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Last Updated: Friday, 20 June, 2003, 11:39 GMT 12:39 UK
Peace monitors set for Liberia
Ghanaians are repatriated from Monrovia
Crowds desperate for a passage from Monrovia
Ceasefire monitors who will oversee the first phase of the Liberian peace accord are gathering in Ghana, ready to depart for Monrovia on Saturday.

They will to map the precise locations of the various sides in the Liberian conflict and report back to West African mediators by the end of the month.

The monitors will arrive in Liberia amid continuing tension despite the peace agreement signed in Ghana last week, intended to bring an end to four years of war which has spread across the region.

There were chaotic scenes in the Liberian capital, Monrovia, on Thursday when thousands of Ghanaians and Liberians tried to board a ship sent by Ghana to repatriate its nationals.

A West African-led peacekeeping force of at least 2,000 troops is due to oversee the Liberian peace agreement once the locations of the various fighting factions are verified.

US involvement

And the peacekeeping force could be enlarged with forces from outside the region.

Charles Taylor
Indicted on war crimes charges
Under UN sanctions
Former warlord
Won 1997 elections

"We will need to work out how many troops we need from the international contact group, for instance the United States," the chief mediator, Mohamed Ibn Chambas, told the BBC's Network Africa.

"Maybe also we would need troops from outside the west African region, such as from South Africa or Morocco," he said.

Mr Chambas has argued that the US - with its close ties to Liberia - is a natural provider of troops to Liberia, just as Britain has in its former colony Sierra Leone and France has in Ivory Coast.

Up to 800 people were evacuated from Monrovia on Thursday on the ship sent from Ghana.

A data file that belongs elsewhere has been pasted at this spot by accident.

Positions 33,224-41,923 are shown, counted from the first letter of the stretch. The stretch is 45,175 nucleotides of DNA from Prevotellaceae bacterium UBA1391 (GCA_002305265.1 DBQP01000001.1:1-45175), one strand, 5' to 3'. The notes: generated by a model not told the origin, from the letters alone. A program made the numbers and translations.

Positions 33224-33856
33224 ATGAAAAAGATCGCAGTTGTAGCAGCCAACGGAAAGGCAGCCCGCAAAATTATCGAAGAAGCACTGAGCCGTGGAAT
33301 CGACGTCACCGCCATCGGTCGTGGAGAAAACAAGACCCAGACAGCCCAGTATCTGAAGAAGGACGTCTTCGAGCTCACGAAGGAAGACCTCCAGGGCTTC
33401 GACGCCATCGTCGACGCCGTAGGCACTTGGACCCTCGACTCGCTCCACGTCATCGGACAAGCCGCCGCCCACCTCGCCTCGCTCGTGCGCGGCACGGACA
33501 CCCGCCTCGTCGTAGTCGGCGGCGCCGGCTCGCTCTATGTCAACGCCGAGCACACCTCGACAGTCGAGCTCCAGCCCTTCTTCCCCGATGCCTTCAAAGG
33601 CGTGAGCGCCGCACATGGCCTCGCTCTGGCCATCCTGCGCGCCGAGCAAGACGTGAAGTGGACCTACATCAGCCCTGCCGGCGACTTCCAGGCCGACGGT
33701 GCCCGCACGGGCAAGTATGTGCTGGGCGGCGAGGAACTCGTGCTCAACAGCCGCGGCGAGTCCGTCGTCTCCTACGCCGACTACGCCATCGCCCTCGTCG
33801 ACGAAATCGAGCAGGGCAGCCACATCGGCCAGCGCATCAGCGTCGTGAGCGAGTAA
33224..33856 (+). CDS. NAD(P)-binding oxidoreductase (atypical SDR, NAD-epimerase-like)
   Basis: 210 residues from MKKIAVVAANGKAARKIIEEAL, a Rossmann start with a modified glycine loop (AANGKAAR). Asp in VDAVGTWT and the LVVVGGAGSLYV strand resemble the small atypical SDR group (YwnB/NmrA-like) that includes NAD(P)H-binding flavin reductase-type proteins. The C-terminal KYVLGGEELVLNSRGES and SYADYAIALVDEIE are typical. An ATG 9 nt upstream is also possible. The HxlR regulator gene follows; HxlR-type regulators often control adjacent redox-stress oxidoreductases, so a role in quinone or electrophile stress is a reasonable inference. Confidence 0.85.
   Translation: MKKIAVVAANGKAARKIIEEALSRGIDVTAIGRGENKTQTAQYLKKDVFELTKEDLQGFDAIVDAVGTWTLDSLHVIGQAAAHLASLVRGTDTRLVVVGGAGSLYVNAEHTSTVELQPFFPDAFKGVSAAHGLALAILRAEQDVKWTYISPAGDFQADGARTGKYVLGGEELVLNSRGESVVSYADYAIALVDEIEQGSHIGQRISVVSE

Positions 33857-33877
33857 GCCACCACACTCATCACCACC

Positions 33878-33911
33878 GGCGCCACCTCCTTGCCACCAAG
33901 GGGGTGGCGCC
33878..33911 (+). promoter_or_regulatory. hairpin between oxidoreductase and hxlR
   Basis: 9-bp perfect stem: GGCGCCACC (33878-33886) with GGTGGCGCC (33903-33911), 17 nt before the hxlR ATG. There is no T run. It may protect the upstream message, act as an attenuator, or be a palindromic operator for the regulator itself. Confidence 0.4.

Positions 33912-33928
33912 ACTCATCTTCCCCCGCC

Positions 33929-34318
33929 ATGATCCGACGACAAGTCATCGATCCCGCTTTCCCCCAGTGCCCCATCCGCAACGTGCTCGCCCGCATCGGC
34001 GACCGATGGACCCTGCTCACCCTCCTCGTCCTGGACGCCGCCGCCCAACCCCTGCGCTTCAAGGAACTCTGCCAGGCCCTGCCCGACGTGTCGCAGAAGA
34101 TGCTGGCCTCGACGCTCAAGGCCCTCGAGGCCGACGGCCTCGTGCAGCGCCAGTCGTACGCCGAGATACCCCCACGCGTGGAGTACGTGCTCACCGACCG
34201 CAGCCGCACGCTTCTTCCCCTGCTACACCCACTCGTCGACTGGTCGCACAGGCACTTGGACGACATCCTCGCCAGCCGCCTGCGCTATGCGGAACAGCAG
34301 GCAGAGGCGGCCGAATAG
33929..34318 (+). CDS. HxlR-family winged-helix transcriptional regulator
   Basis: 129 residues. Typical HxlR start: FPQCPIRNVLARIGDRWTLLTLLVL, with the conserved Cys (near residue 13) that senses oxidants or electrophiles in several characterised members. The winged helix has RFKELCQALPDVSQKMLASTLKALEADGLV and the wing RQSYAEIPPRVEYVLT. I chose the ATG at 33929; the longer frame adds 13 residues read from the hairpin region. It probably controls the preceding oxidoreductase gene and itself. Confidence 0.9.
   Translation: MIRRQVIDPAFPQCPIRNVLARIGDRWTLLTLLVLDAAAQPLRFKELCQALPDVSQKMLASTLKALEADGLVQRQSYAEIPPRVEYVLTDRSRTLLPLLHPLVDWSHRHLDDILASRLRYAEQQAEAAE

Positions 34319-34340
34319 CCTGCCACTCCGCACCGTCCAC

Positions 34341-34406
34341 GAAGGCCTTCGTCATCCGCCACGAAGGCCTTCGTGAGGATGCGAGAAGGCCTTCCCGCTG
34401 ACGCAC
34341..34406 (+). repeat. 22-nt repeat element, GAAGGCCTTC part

Security guards fired in the air and used water hose to hold back a crowd of 5,000 people who stormed the ship, saying they were too afraid to stay in Liberia.

Those who scrambled on board carried huge bundles and sacks.

"I have to leave. There is no security for us here," said one man.

'Humanitarian catastrophe'

"We are worn out. We were elbowing each other for hours," said one man who failed to make the journey.

Shops and businesses have been gradually reopening in Monrovia but aid workers say tens of thousands of people are still living in abysmal conditions with very little food available.

George Sla, a militia man fighting for Liberia President Charles Taylor

Alain Kassa, the local head of Medecins sans Frontieres, warned that the food shortage would cause further disaster.

"The humanitarian situation is already catastrophic in Monrovia, especially since people have not been receiving regular supplies of food since March," he told the French news agency AFP.

If more food was not distributed soon there would be "frightening malnutrition", he warned.

The peace agreement gives the Liberian government and the rebels 30 days to design a transitional government that excludes the current President, Charles Taylor.

Stability in Liberia is vital to its neighbours, like Sierra Leone and Ivory Coast, which have also found themselves caught up in the fighting in recent years.

President Taylor is blamed by many for much of the instability in the West African region.

He has been accused of gun-running and diamond smuggling and has been indicted for war crimes by a United Nations-backed tribunal in Sierra Leone.

The BBC's Paul Welsh
"The people are hungry for peace"

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